Dave: It’s interesting to me that you and answering that question, you lumped in if you will the IT work, the portal work. I suppose that’s a reflection of how integrated that is with your view of what you are trying to accomplish and frankly your personal experience of, if you will have it to eat the dog food that you’re making, is that right?
Lori: Yeah, but in a very positive way. I mean, I really got interest in the portal because I was looking for a tool to really improve safety, quality, communication, patient experience. So, every single thing that we do every day is impacted by the portal and you, it was initially a clinical tool but now it’s being really used much more as an operational tool to schedule appointments, to show potentially cost estimates on things eventually and many other things that serve other roles besides just showing test results in Open Notes. So, it does impact you know, every really minute of the day that I’m working whether it’s seeing patients or doing things for their Family Health Center or then the MyChart work itself.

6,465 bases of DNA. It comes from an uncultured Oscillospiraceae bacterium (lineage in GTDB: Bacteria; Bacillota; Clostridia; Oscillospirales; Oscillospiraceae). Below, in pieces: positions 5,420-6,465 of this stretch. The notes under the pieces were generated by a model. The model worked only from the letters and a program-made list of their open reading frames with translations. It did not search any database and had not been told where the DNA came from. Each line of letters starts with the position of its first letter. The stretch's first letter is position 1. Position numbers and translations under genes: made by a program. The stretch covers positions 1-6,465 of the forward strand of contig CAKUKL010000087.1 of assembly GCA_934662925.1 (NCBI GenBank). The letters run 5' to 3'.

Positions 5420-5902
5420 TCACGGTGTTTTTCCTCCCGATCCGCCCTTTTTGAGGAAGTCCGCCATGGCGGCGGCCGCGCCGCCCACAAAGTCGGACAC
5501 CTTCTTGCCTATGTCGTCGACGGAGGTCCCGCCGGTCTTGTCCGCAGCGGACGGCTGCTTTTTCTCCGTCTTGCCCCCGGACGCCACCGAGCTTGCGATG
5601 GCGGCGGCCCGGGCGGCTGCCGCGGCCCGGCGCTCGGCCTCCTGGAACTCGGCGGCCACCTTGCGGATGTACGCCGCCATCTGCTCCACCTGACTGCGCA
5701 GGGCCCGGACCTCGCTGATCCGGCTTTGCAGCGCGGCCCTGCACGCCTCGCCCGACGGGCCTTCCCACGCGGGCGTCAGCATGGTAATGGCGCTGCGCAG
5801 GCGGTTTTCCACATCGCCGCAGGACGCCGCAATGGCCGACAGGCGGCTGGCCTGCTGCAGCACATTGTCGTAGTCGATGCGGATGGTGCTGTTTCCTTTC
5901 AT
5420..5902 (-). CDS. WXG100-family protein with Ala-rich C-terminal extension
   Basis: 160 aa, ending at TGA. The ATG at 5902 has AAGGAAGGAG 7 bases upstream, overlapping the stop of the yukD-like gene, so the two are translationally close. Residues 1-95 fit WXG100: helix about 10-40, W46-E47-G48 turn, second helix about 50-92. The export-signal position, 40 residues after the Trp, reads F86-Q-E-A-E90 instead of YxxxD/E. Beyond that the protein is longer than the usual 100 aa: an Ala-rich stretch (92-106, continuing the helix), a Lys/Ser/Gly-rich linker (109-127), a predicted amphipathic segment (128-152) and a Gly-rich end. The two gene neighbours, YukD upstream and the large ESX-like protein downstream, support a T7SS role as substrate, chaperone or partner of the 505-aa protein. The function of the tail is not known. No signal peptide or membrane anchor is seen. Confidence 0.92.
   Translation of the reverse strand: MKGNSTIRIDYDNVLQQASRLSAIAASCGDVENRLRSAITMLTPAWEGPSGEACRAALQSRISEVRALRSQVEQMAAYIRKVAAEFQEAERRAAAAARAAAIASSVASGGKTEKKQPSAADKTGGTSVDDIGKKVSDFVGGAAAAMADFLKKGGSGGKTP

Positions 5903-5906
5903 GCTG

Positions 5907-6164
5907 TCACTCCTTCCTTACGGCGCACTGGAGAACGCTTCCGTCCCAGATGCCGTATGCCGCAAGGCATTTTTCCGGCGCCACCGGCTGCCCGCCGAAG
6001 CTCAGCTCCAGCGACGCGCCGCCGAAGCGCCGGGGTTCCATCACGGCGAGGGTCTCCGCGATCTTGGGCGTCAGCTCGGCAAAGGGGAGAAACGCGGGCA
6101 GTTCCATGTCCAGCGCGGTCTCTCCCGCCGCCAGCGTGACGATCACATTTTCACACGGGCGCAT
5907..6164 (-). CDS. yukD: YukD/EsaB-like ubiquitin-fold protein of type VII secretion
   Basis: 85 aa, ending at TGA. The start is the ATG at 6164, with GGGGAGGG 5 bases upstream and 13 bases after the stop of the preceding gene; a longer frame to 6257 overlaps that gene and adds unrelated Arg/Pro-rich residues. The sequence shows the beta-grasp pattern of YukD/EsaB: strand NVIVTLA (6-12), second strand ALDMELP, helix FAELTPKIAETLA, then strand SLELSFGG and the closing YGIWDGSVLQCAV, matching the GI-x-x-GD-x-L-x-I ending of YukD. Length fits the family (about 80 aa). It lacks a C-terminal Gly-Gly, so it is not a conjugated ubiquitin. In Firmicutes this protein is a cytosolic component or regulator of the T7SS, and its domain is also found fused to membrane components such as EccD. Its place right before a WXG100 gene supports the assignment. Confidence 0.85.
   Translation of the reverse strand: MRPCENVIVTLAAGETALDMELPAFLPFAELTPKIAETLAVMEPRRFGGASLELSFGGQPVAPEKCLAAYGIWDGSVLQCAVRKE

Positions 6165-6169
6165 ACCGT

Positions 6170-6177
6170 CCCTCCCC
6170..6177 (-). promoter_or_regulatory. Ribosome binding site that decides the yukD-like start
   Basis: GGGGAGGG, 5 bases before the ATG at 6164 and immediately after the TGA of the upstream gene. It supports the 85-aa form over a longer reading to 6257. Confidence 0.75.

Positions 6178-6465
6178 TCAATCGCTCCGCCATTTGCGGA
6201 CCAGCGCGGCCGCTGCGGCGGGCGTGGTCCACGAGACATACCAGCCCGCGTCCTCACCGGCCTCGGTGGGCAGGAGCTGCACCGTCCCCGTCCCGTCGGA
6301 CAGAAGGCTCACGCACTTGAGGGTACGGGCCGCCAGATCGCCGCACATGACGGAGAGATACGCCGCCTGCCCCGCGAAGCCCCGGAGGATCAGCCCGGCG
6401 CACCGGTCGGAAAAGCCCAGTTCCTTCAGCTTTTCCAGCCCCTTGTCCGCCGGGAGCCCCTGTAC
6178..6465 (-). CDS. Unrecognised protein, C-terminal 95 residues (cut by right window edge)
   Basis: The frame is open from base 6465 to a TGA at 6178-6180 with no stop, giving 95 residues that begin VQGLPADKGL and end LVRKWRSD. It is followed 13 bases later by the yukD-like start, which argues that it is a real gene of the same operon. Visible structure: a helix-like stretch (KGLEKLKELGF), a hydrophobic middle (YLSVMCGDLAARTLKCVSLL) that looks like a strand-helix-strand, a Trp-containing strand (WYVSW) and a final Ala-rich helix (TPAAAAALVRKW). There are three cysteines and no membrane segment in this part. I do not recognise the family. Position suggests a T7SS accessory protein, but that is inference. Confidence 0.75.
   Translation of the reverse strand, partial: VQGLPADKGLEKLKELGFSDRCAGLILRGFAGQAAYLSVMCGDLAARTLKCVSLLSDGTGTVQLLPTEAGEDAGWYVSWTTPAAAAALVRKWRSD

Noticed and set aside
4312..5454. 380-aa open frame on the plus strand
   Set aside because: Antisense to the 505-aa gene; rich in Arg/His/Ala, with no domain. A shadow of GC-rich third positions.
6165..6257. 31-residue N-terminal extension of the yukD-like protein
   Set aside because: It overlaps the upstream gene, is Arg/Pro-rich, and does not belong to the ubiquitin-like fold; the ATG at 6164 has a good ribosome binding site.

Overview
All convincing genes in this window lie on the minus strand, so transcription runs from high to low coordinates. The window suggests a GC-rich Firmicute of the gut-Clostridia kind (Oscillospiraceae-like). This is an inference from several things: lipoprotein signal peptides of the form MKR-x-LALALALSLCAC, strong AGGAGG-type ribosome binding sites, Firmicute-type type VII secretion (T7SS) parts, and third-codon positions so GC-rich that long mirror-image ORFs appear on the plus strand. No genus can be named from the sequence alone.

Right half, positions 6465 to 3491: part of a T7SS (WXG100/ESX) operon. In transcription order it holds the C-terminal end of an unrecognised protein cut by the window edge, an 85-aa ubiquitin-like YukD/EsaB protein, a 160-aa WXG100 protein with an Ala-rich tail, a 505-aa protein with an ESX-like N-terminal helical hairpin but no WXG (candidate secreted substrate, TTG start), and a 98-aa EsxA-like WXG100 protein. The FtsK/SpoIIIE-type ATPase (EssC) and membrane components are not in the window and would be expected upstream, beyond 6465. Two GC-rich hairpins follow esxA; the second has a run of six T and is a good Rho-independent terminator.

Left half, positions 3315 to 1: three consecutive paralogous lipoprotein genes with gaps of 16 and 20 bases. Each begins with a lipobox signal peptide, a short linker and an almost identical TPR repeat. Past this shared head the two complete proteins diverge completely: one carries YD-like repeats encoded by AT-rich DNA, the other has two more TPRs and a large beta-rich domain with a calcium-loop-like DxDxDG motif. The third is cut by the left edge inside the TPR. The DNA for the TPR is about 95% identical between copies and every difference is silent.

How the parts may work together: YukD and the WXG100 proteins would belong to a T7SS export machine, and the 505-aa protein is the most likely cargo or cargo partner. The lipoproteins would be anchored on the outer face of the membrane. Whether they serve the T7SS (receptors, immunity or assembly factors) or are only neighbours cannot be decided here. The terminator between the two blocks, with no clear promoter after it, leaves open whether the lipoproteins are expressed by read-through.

Dave: Well, knowing all the different things that you’re involved in, this next question might be a bit of a challenge for you but what’s the most important or interesting thing that you’re working on right now?
Lori: So, one of the areas I’m really passionate about delivering patient care because I see patients that are tend to be a little bit older, 65 and older as an internal medicine but memory loss cognitive impairment is an area that we are all gonna be impacted about whether we have it personally or whether or not we have family members or friends that will be impacted. So, I’m actually working on a project to implement a cognitive assessment tool on an iPad. This will consist of three different tests that will be delivered to a patient prior to their Medicare Wellness appointment on an annual basis and it consists of measures of episodic memory, processing speed, executive functions, things that are often done by a technician when you have Neuropsych testing, if you are doing a further workup for dementia by a Geriatrician or a Neurologist. However we have incorporated this into an iPad to be a screening tool to, in order to effectively screen patients that may have very early Mild Cognitive Impairment or very early Alzheimer’s disease and so I’ve been working with Dr. Rao at the clinic and his team to implement this and roll it out in our practice and it’s not only about the tool, it’s really about the workflow around that and how we can do that and not just rub patient care but contribute positively to it. So, we’re gonna be actually implementing it very soon.